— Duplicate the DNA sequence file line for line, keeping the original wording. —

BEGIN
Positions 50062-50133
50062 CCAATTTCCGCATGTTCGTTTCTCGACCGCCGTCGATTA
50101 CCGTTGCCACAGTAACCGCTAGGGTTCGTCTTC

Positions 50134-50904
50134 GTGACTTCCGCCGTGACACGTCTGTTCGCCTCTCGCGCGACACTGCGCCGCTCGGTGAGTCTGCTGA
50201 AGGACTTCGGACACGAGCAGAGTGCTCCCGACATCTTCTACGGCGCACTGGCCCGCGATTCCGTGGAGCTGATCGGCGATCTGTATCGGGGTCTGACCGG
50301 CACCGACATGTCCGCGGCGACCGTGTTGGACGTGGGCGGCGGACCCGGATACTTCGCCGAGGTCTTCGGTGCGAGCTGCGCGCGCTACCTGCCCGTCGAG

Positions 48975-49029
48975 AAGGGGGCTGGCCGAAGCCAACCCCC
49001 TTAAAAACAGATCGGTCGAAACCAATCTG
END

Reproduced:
Positions 50062-50133
50062 CCAATTTCCGCATGTTCGTTTCTCGACCGCCGTCGATTA
50101 CCGTTGCCACAGTAACCGCTAGGGTTCGTCTTC

Positions 50134-50904
50134 GTGACTTCCGCCGTGACACGTCTGTTCGCCTCTCGCGCGACACTGCGCCGCTCGGTGAGTCTGCTGA
50201 AGGACTTCGGACACGAGCAGAGTGCTCCCGACATCTTCTACGGCGCACTGGCCCGCGATTCCGTGGAGCTGATCGGCGATCTGTATCGGGGTCTGACCGG
50301 CACCGACATGTCCGCGGCGACCGTGTTGGACGTGGGCGGCGGACCCGGATACTTCGCCGAGGTCTTCGGTGCGAGCTGCGCGCGCTACCTGCCCGTCGAG

Positions 48975-49029
48975 AAGGGGGCTGGCCGAAGCCAACCCCC
49001 TTAAAAACAGATCGGTCGAAACCAATCTG